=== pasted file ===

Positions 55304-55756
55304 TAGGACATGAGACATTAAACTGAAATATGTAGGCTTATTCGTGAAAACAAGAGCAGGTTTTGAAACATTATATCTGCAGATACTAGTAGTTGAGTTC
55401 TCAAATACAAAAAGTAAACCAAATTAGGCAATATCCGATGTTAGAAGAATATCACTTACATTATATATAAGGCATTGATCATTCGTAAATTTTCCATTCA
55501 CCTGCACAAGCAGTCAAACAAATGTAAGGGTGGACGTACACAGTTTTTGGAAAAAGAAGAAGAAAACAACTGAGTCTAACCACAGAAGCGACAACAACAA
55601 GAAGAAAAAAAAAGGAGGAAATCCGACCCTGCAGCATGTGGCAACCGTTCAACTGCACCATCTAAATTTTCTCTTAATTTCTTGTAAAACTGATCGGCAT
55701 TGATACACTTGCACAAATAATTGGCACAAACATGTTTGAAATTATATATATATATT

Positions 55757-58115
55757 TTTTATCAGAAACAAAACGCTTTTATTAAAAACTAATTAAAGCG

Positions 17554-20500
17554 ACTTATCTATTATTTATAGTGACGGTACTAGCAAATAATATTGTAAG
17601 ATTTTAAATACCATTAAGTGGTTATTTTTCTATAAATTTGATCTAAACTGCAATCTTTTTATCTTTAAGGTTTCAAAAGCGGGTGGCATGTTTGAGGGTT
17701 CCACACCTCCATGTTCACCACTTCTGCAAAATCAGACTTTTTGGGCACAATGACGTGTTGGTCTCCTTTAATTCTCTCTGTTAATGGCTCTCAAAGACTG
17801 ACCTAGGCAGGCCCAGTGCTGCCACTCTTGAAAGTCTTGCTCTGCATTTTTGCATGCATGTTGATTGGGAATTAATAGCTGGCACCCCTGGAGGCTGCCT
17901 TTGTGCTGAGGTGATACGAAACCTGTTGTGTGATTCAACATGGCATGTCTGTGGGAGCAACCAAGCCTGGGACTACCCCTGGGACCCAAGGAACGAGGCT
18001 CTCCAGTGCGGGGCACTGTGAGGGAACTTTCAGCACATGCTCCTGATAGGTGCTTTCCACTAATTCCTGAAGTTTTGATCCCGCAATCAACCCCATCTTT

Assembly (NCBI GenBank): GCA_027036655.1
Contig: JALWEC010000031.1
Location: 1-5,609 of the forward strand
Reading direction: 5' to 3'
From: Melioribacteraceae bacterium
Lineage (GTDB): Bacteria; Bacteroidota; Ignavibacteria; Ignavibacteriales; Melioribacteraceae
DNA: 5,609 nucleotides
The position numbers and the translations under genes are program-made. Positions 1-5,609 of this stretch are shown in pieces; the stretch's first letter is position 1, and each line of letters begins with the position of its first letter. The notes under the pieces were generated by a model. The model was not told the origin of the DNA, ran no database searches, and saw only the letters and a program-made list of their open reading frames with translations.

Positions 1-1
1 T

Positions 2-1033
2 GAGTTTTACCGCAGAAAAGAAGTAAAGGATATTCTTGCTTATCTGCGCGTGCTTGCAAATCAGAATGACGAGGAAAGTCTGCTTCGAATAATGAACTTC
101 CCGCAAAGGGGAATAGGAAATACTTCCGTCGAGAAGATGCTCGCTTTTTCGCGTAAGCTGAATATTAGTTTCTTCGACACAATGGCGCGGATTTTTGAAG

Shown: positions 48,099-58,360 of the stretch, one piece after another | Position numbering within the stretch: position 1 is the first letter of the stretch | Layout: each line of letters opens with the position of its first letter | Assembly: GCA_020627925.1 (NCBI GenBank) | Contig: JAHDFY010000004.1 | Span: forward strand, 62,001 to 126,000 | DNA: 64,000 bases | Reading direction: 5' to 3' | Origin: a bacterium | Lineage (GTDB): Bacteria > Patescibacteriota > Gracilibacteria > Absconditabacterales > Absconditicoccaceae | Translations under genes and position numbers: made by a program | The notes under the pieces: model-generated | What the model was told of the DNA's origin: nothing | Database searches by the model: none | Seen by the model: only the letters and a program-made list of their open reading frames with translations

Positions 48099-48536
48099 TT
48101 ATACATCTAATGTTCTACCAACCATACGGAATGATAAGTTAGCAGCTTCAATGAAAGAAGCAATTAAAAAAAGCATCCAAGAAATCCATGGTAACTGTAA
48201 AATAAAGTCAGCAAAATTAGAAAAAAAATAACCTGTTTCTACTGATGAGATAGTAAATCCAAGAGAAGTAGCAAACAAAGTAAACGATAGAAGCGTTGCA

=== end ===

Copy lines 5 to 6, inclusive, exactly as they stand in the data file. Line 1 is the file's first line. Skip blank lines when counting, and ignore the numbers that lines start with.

55601 GAAGAAAAAAAAAGGAGGAAATCCGACCCTGCAGCATGTGGCAACCGTTCAACTGCACCATCTAAATTTTCTCTTAATTTCTTGTAAAACTGATCGGCAT
55701 TGATACACTTGCACAAATAATTGGCACAAACATGTTTGAAATTATATATATATATT